JÖRN J. BURMESTER
“Birch Man” began with a wearable exoskeleton I made from birch branches for a three-day performative installation/intervention at the Berlin INET conference in April 2012. The conference was hosted by the Institute for New Economic Thinking, and I made the outfit to add a trace of the unsalelable or un-accountable to the conference. Since then, I have worn it in a series of diverse performances. I am still in the process of discovering its specific properties.
While I am critical of performance art that strives to assume or adapt shamanic or magical powers, I am interested and even fascinated by, certain inexplicable properties of specific images, words and objects that defy rational explanation. The “Birch Man” is such an object. While I put it on, which is often part of the performances, I don‘t know or plan in advance what will happen. I don’t move “Birch Man.” He moves me. The actual pattern of events can be visual, like performing simple gestures very slowly or standing still for very long periods of time; sometimes sounds are emitted, chanting or rhythmic patterns emerge, and it is well-suited for performative walks in public spaces.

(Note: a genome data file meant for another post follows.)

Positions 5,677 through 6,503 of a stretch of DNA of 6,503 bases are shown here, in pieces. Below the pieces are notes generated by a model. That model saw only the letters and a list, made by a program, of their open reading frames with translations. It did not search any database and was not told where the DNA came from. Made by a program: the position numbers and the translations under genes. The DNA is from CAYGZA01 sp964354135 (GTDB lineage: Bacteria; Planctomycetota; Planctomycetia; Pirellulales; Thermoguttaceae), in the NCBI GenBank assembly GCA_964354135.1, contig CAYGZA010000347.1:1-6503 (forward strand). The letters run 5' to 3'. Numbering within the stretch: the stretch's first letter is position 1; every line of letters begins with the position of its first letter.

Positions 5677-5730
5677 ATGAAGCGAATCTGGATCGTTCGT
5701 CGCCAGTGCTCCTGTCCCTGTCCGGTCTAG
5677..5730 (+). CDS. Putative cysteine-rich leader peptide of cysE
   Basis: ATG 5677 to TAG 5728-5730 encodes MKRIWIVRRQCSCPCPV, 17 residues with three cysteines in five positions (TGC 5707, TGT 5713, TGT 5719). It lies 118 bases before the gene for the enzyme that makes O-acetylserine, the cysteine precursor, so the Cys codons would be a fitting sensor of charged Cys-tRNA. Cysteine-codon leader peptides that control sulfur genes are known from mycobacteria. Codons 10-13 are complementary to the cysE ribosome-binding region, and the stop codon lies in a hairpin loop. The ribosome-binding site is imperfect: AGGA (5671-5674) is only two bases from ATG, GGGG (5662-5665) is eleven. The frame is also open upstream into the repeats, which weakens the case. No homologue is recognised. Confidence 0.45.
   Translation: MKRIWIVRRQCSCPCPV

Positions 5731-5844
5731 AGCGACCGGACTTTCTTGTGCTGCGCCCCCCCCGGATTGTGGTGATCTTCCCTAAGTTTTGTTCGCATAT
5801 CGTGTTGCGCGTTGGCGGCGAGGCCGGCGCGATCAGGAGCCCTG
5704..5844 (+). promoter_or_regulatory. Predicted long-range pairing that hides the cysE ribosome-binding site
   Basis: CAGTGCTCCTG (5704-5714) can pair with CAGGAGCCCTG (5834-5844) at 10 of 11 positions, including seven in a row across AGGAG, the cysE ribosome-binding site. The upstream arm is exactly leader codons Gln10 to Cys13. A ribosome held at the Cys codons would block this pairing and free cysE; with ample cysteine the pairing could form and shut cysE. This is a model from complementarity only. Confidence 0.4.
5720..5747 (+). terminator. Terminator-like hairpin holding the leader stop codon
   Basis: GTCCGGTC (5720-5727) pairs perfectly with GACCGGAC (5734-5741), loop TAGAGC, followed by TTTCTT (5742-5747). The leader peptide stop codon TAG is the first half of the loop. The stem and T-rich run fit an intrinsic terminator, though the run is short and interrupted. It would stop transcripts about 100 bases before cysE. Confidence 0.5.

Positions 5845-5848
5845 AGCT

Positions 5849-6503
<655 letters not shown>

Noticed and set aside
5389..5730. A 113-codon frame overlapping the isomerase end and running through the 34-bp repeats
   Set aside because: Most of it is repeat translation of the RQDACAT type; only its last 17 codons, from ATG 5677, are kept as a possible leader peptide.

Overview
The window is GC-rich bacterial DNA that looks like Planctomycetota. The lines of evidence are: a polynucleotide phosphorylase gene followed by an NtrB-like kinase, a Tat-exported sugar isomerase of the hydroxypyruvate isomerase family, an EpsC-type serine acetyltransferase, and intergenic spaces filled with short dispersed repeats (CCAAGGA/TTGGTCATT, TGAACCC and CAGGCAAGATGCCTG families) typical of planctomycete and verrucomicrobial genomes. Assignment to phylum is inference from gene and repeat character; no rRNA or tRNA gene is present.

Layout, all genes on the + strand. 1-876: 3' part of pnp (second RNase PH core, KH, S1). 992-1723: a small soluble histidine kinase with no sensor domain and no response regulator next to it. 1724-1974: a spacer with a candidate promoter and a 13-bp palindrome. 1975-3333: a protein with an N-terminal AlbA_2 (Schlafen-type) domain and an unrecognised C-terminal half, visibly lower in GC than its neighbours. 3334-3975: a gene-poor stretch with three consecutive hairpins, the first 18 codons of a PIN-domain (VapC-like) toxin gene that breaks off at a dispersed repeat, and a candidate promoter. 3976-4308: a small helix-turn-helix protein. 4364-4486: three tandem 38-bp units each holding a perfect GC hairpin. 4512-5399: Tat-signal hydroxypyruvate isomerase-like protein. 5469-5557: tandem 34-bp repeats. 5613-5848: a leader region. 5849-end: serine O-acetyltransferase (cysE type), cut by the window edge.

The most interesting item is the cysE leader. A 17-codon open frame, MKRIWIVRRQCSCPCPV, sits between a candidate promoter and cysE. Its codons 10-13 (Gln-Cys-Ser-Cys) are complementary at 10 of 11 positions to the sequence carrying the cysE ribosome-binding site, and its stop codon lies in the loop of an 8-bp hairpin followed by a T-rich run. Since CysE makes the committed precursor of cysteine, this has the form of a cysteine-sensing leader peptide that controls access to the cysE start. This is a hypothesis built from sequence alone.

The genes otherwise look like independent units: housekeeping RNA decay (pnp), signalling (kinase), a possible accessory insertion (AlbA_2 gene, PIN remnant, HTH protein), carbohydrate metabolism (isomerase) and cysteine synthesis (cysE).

I have used “Birch Man” in group and solo performances of very different lengths and under different circumstances. All of these explore the specific situation the performance takes part in: space, time, audience, other performers, etc. No two performances involving “Birch Man” are the same.
It is in an ethnological spirit of observation, curiosity and experimentation that I wear the wooden suit of bones.